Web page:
There is also the issue of funding. Although iHub now manages to be largely self-sustaining by selling its own consulting and research services and renting out space, Gitau admits that most of Africa's tech hubs are still reliant on the benevolence of donors, NGOs, and corporate partnerships.
When speaking to other hubs, she says, "one of the main things that keeps coming up is sustainability. Nairobi has its own peculiarities that make it easy for us to thrive, but some other countries don't have that. So making sustainable partnerships is a real challenge."
Challenges to stay ahead
The lack of sustainable funding, among other challenges, means that of the 100-odd hubs across African, only around 20 are active enough to be taken seriously, says Walker.
But in the absence of investors demanding quarterly reports and quick results, the short-term nature of most donor funding can also have a positive impact on a growing business. "Without those sort of deadlines the imperative to move quickly gets lost," Walker explains. "Business has to march to a certain rhythm of delivery. If you're setting up a tech hub, you should have a growth plan."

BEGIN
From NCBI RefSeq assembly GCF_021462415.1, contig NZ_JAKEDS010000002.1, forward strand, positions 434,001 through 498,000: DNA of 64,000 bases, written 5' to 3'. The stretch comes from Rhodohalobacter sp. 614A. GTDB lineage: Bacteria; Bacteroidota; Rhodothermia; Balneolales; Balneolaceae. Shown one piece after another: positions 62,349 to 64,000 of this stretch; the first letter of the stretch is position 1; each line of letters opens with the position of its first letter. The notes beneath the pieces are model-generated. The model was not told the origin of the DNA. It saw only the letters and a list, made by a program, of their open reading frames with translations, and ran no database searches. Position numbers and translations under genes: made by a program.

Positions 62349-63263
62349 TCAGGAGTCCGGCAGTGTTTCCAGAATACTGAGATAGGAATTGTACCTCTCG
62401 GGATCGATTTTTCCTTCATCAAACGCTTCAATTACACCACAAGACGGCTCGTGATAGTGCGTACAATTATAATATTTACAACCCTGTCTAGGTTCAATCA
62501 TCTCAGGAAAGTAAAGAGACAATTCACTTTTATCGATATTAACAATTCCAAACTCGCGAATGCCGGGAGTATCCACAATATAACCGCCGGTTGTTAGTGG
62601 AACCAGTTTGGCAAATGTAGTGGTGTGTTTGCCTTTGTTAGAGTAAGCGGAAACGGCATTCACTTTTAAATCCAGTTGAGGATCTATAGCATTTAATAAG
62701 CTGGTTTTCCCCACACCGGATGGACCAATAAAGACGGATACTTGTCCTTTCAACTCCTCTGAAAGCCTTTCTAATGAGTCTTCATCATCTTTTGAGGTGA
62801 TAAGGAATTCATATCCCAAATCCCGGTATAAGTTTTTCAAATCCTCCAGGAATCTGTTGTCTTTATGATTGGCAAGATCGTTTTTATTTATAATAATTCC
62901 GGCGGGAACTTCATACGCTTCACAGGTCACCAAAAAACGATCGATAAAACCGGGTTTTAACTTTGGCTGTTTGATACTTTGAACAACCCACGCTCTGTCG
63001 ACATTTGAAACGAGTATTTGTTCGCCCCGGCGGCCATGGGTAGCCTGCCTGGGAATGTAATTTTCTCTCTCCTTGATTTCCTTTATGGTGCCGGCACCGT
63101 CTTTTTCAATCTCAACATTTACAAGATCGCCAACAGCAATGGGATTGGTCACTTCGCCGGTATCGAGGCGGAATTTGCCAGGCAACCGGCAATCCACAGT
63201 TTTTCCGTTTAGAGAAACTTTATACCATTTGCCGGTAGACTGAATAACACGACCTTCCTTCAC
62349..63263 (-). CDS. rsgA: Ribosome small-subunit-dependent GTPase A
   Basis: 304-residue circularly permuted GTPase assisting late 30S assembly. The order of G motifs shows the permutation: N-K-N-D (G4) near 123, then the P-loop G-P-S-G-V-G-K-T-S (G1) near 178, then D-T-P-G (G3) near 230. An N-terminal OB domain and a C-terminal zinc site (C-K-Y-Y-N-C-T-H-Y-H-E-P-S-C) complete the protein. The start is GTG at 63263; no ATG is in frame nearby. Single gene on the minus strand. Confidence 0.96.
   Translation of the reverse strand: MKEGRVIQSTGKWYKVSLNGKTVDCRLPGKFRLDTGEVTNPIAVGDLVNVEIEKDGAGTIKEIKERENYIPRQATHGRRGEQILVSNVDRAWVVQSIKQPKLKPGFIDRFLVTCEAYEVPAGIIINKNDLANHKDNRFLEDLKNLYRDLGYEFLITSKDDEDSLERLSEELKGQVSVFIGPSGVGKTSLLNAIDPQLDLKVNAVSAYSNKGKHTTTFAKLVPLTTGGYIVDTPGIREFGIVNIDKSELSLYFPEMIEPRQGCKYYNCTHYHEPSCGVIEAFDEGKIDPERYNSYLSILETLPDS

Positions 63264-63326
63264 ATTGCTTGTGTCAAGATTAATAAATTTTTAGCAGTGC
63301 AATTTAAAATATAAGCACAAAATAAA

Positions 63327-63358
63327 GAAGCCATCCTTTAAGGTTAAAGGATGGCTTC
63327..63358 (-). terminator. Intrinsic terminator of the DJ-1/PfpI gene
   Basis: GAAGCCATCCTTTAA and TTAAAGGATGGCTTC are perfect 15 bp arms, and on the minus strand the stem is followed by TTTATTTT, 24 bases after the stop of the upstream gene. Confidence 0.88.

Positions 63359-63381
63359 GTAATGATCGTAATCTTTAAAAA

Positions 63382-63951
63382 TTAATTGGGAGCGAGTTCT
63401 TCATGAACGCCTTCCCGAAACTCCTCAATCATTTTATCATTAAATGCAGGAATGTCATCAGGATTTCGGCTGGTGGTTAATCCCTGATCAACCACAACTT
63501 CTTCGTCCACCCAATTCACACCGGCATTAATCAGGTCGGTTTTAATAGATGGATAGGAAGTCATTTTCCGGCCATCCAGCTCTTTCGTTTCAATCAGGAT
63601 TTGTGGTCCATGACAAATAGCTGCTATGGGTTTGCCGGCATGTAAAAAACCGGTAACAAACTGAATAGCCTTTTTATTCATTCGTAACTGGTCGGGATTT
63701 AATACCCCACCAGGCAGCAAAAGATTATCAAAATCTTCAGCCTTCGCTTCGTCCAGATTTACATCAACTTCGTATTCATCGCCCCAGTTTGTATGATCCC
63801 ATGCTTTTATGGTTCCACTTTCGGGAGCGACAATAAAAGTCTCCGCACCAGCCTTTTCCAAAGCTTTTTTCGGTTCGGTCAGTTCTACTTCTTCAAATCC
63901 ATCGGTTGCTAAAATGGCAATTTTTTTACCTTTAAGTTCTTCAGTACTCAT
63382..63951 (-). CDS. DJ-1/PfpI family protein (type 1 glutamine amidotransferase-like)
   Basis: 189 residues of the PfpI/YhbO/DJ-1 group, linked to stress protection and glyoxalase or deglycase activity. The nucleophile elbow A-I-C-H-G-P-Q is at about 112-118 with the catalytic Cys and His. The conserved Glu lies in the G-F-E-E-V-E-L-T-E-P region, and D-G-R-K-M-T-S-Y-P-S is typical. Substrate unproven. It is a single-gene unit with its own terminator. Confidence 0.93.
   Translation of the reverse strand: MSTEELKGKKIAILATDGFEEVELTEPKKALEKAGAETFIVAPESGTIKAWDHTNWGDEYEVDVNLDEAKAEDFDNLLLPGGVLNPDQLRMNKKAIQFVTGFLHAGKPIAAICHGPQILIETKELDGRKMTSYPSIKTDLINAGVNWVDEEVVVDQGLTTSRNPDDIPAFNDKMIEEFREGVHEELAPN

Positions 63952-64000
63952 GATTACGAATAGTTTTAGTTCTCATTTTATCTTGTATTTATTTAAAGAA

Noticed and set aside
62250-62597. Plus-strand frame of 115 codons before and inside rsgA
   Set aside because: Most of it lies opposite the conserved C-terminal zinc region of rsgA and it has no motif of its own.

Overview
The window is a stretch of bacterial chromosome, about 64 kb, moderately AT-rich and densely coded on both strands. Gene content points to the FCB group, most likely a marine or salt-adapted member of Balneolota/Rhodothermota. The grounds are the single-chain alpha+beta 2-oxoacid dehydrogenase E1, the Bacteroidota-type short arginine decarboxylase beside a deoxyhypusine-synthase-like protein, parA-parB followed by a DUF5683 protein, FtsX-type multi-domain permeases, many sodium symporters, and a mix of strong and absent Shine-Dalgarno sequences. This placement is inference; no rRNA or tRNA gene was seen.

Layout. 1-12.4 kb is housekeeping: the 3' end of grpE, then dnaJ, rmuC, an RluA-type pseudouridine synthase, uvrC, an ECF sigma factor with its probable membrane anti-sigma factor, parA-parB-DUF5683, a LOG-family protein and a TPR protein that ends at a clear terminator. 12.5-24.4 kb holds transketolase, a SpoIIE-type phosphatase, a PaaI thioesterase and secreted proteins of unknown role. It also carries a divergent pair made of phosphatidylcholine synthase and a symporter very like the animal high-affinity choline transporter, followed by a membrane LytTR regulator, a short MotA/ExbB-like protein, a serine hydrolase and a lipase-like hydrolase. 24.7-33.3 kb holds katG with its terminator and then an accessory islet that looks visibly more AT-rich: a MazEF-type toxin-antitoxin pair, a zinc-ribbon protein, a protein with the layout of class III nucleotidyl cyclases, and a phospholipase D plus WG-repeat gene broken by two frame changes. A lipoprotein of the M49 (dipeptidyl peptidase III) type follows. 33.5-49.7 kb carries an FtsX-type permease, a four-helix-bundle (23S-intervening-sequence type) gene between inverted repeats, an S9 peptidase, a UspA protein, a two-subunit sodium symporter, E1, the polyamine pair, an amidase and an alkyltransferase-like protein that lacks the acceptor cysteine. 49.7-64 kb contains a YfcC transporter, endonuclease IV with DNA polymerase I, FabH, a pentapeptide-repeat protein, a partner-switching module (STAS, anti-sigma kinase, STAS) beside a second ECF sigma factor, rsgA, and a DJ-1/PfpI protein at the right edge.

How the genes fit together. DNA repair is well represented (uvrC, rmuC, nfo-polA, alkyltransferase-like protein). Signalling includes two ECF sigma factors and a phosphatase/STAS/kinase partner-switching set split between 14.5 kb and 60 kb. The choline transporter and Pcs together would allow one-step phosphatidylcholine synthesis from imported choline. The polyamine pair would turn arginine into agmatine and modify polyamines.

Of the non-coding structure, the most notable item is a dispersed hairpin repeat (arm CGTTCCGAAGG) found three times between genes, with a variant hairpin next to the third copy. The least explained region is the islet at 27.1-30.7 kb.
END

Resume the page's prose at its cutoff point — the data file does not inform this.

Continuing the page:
With more and more technology investment pouring into Africa from the likes of Facebook, Google, and IBM, talented African developers may not be reliant on donor funding for long. Venture capitalists may have seen Africa as a black hole until now, but over the past year the funding scene has become noticeably more vibrant, says Walker. This may well change the hub model that tech entrepreneurs have relied on to date.
But Gitau explains that the iHub has already evolved. "We started as a place where people came to access the internet. Now our community is changing. Maybe in five years' time, there will be no need for a physical space."
On the other hand, she adds, "there will always be a need for someone to support the up-and-coming, people who are innovating for the first time."